Book cover of The Rope

Emma Sky Author Of The Unraveling: High Hopes and Missed Opportunities in Iraq

From my list on what the Iraq War was like for Iraqis.

Why am I passionate about this?

I served in Iraq as Governorate Co-ordinator of Kirkuk for the Coalition Provisional Authority, 2003-2004; and as advisor to the Commanding General of US Forces in Iraq from 2007-2010. I retain a deep love of the country and am a regular visitor. I teach about the Middle East and Global Affairs at Yale University. 

Emma's book list on what the Iraq War was like for Iraqis

Emma Sky Why did Emma love this book?

Kanan is an Iraqi exile who was very supportive of the US invasion of Iraq. In The Rope, he provides a fictional account of what happened in the country, placing responsibility for the rise of sectarianism and the descent into civil war at the feet of Iraqi Shia leaders. It’s a brave and honest book. 

By Kanan Makiya,

Why should I read it?

1 author picked The Rope as one of their favorite books, and they share why you should read it.

What is this book about?

From the best-selling author of Republic of Fear, here is a gritty and unflinching novel about Iraqi failure in the wake of the 2003 American invasion, as seen through the eyes of a Shi‘ite militiaman whose participation in the execution of Saddam Hussein changes his life in ways he could never have anticipated.
 
When the nameless narrator stumbles upon a corpse on April 10, 2003, the day of the fall of Saddam Hussein, he finds himself swept up in the tumultuous politics of the American occupation and is taken on a journey that concludes with the discovery of what happened…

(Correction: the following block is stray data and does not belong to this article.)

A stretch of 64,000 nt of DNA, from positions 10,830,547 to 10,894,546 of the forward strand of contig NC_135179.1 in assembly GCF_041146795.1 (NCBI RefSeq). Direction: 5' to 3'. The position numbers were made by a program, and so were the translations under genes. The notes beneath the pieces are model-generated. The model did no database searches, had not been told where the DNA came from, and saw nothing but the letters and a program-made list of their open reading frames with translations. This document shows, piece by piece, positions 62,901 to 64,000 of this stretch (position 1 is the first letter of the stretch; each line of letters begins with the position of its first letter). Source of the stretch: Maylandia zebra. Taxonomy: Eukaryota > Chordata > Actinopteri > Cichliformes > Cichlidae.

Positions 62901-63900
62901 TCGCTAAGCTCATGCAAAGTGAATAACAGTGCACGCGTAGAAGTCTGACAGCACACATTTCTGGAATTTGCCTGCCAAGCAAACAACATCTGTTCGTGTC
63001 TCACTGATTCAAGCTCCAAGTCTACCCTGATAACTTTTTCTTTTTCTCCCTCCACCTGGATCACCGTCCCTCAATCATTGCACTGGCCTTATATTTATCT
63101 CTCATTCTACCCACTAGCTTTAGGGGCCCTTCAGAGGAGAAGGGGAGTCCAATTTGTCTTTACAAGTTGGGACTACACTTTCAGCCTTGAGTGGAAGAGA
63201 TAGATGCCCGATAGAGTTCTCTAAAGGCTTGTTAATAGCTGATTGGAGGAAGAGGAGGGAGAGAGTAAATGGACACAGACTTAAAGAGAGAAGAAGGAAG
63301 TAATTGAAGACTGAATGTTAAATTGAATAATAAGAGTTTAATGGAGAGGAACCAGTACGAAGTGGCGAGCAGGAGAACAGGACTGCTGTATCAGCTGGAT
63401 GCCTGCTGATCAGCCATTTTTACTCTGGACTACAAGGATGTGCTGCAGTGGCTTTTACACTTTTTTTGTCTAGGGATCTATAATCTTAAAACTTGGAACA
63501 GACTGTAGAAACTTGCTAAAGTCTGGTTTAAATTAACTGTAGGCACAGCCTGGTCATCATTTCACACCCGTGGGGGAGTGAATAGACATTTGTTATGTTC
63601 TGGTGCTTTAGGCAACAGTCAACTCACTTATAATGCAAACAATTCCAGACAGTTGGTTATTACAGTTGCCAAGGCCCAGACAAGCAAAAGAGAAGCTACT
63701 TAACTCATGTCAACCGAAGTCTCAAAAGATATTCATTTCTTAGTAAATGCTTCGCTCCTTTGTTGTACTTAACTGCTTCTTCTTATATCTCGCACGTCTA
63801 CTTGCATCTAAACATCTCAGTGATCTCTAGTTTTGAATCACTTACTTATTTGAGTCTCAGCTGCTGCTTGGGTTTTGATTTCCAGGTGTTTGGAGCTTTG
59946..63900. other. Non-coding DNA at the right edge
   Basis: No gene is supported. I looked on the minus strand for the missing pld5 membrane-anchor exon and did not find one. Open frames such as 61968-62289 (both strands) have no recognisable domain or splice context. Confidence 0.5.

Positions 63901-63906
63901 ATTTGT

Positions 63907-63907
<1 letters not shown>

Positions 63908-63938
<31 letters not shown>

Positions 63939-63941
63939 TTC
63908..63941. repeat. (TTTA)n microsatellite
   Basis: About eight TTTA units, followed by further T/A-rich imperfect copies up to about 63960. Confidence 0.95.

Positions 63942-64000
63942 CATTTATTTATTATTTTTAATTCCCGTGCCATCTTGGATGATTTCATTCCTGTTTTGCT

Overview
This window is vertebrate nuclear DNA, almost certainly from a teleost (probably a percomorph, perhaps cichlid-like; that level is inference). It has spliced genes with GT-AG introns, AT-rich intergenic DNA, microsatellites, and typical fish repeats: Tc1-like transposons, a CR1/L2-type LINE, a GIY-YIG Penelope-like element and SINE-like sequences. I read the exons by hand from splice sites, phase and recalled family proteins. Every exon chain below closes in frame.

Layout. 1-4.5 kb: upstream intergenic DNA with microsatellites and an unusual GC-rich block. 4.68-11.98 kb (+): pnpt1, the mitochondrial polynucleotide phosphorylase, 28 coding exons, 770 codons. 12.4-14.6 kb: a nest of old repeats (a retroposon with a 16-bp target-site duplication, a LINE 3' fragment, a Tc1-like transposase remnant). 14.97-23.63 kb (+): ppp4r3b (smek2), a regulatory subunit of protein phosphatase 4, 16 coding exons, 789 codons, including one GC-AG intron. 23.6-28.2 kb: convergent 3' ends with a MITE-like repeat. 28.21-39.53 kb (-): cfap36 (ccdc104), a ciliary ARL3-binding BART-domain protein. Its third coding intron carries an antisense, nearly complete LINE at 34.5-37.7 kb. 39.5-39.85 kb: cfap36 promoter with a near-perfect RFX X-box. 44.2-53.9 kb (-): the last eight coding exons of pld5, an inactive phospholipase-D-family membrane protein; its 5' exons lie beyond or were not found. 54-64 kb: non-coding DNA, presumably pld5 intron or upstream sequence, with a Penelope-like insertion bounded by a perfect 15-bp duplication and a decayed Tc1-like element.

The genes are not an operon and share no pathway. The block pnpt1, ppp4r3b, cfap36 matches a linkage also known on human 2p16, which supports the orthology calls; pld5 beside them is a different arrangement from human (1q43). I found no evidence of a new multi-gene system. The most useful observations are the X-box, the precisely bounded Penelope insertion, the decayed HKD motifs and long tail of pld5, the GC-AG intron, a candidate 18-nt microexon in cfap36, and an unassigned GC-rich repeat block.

Book cover of The Assassins' Gate: America in Iraq

John A. Nagl Author Of Learning to Eat Soup with a Knife: Counterinsurgency Lessons from Malaya and Vietnam

From my list on the exorbitant cost of America’s War in Iraq.

Why am I passionate about this?

I am a retired Army officer who served in a tank unit in Operation Desert Storm. After that war, I became convinced that the future of warfare looked more like America’s experience in Vietnam than like the war in which I had just fought. I taught at West Point and then served in another tank unit early in the war in Iraq before being sent to the Pentagon where I helped Generals David Petraeus and Jim Mattis write the Army and Marine Corps doctrine for counterinsurgency campaigns. I am now studying and teaching about the wars in Iraq and Afghanistan as a professor at the U.S. Army War College.  

John's book list on the exorbitant cost of America’s War in Iraq

John A. Nagl Why did John love this book?

Packer examines why the United States invaded Iraq without a just cause and without a plan for what to do once it succeeded in toppling Saddam Hussein. He explains the critical first few months of the war that set the course for everything that followed in a searing examination of America’s extraordinary hubris in the “War on Terror.” What sets Packer’s work apart is his ability to explain events in the White House and Pentagon and tie them to their bitter denouement on the streets of Baghdad. He tells the story of a big war of choice gone badly wrong before the first shots were fired. 

By George Packer,

Why should I read it?

1 author picked The Assassins' Gate as one of their favorite books, and they share why you should read it.

What is this book about?

Named One of the 10 Best Books of the Year by The New York Times Book Review

Named one of the Best Books of the Year by The Washington Post Book World, The Boston Globe, Chicago Tribune, The San Francisco Chronicle Book Review, Los Angeles Times Book Review, USA Today, Time, and New York magazine.

Winner of the Overseas Press Club’s Cornelius Ryan Award for Best Nonfiction Book on International Affairs

Winner of the New York Public Library Helen Bernstein Book Award for Excellence in Journalism

The Assassins' Gate: America in Iraq recounts how the United States set about changing…